Innovation That Matters

The Malawi-Liverpool-Wellcome Trust is using drones to map the prevalence of mosquito-borne malaria | Photo source Pixabay

Drones map mosquito breeding grounds to help prevent malaria

Health & Wellbeing

The drones are being used to tackle one of Malawi’s top three public health challenges

Spotted: Malaria remains one of the world’s deadliest diseases. The World Health Organization (WHO) estimates that in 2019, there were more than 200 million cases and around 400,000 deaths. As with most illnesses, prevention is of the utmost importance and something that is currently being studied by the Malawi-Liverpool-Wellcome Trust Clinical Research Programme. The team of researchers uses drones to map mosquito breeding grounds across Malawi.

Water access is a necessity for the disease to develop, so the scientists hope to be able to identify specifically what conditions allow the disease to flourish. Such knowledge allows eradication campaigns to start in the most dangerous locations. During the rainy season, many Malawian communities are struck by the disease three or four times. As well as the health challenge, losing out on days of work hurts subsistence farmers much more than an employee working a desk job.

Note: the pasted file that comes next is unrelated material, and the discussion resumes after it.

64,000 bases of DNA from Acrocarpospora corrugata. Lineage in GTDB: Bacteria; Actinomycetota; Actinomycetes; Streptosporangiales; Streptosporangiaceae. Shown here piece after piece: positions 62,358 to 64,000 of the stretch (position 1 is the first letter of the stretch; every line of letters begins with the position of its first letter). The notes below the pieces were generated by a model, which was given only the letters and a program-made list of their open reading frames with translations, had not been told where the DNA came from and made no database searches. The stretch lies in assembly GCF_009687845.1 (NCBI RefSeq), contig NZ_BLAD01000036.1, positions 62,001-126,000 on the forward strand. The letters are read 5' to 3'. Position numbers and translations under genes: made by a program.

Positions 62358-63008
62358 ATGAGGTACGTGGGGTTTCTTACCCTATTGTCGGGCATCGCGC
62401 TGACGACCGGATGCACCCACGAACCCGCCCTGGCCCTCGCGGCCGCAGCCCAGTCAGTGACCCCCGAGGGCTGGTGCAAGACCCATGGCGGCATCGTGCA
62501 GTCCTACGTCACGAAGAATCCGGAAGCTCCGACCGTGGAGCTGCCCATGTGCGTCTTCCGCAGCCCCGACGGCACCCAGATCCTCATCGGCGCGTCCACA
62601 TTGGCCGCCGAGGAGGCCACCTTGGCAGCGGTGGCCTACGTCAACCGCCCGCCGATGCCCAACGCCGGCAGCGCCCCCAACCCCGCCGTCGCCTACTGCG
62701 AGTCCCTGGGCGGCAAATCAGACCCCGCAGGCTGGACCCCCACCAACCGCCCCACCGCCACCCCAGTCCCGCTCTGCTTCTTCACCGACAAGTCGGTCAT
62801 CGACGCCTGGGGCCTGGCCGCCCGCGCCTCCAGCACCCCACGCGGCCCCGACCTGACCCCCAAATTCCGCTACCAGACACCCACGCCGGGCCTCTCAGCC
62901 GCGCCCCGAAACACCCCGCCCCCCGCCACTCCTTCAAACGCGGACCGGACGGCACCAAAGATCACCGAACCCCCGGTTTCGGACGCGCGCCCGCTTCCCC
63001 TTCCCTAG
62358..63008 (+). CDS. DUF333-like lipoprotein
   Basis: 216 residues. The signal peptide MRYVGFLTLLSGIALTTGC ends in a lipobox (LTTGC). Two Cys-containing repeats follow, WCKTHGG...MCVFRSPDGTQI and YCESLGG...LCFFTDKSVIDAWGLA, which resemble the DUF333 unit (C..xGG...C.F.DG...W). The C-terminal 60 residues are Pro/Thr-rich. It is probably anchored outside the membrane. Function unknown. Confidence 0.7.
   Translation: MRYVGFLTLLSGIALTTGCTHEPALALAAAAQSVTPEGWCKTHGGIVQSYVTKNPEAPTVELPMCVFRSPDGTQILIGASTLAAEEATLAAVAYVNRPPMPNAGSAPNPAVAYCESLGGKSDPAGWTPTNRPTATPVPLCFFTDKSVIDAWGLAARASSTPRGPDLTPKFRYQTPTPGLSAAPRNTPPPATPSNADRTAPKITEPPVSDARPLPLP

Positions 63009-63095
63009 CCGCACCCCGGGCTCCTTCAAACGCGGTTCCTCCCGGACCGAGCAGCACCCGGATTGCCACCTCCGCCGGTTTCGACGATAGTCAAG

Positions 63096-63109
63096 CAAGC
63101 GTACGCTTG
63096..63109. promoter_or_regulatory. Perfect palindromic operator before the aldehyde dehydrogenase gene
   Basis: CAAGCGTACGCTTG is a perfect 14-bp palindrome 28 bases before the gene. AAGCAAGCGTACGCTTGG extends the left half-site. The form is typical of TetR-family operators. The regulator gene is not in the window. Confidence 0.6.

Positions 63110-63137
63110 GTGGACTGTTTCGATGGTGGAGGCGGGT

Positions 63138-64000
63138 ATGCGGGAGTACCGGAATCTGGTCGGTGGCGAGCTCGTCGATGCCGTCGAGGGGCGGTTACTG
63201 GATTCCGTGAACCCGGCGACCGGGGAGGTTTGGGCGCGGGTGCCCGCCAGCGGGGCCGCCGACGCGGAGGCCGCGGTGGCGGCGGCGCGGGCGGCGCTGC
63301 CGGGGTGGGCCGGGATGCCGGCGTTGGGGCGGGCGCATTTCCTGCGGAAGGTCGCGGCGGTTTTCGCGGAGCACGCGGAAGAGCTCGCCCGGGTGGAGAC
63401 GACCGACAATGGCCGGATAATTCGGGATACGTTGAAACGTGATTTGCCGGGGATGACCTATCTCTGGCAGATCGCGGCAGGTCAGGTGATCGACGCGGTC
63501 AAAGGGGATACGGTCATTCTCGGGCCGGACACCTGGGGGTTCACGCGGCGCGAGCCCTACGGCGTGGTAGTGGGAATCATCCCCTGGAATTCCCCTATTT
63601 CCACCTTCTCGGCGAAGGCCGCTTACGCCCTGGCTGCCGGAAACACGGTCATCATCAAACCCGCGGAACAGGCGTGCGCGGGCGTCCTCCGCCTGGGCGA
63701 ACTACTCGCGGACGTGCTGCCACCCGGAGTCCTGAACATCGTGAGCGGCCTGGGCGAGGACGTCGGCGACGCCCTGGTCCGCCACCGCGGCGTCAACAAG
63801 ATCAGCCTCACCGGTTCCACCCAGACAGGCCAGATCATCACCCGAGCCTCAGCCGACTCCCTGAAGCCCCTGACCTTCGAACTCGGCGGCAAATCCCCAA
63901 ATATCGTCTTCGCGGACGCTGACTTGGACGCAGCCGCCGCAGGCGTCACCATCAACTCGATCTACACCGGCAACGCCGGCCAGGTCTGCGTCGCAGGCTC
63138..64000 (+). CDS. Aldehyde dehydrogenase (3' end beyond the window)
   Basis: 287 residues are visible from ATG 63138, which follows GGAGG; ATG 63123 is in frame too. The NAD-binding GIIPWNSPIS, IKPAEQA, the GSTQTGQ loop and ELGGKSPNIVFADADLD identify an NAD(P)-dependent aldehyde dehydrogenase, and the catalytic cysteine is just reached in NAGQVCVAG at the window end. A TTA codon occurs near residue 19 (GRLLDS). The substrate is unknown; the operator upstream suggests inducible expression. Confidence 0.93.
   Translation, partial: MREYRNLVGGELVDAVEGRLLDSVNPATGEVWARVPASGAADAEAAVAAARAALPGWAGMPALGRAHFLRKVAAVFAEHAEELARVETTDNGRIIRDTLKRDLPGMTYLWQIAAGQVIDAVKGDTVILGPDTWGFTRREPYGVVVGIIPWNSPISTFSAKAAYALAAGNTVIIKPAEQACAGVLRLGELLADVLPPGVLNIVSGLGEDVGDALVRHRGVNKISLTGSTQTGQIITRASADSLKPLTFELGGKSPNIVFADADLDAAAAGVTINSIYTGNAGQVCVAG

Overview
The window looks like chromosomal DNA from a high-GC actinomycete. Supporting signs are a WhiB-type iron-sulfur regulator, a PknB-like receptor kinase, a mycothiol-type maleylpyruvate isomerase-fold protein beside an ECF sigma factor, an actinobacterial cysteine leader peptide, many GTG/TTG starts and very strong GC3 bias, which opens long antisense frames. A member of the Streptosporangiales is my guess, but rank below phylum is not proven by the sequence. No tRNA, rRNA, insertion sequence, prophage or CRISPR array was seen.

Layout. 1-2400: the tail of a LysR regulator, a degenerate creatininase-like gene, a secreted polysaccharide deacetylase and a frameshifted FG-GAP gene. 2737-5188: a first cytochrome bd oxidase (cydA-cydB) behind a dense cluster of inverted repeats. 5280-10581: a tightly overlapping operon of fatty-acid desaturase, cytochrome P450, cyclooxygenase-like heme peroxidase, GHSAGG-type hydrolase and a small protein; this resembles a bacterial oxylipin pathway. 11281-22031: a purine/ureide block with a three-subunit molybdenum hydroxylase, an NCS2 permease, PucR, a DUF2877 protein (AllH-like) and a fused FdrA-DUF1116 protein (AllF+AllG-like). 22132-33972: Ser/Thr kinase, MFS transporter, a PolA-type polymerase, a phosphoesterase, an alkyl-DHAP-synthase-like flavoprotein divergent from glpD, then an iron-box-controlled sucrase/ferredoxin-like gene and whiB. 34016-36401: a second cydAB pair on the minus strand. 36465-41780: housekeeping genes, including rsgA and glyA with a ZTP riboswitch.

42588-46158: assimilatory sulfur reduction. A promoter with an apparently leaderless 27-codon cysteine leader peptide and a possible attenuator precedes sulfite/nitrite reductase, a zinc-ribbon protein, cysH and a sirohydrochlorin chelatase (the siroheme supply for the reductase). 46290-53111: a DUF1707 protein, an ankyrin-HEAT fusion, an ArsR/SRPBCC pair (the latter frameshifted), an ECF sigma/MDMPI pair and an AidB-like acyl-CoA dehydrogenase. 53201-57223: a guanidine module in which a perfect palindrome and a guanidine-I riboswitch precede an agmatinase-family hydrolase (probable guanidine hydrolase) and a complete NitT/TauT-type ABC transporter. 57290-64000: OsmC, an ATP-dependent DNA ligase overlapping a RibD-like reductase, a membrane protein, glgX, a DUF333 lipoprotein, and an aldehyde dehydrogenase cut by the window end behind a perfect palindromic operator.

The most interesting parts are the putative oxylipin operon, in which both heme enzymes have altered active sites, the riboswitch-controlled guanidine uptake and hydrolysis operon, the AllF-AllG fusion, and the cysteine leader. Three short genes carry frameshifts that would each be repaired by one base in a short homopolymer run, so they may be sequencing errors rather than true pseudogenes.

Researchers identified dams as locations of potential interest, and possible solutions to some of the challenges identified in the pilot study have already been identified. Further development of networks of drone technology experts will help strengthen access to this type of public health work, particularly in rural areas with irregular access to electricity and internet connectivity.

Drones have been successfully deployed in a number of different ways, with Springwise spotting drone solar panel cleaning systems and crop monitoring solutions.  

Written by: Keely Khoury



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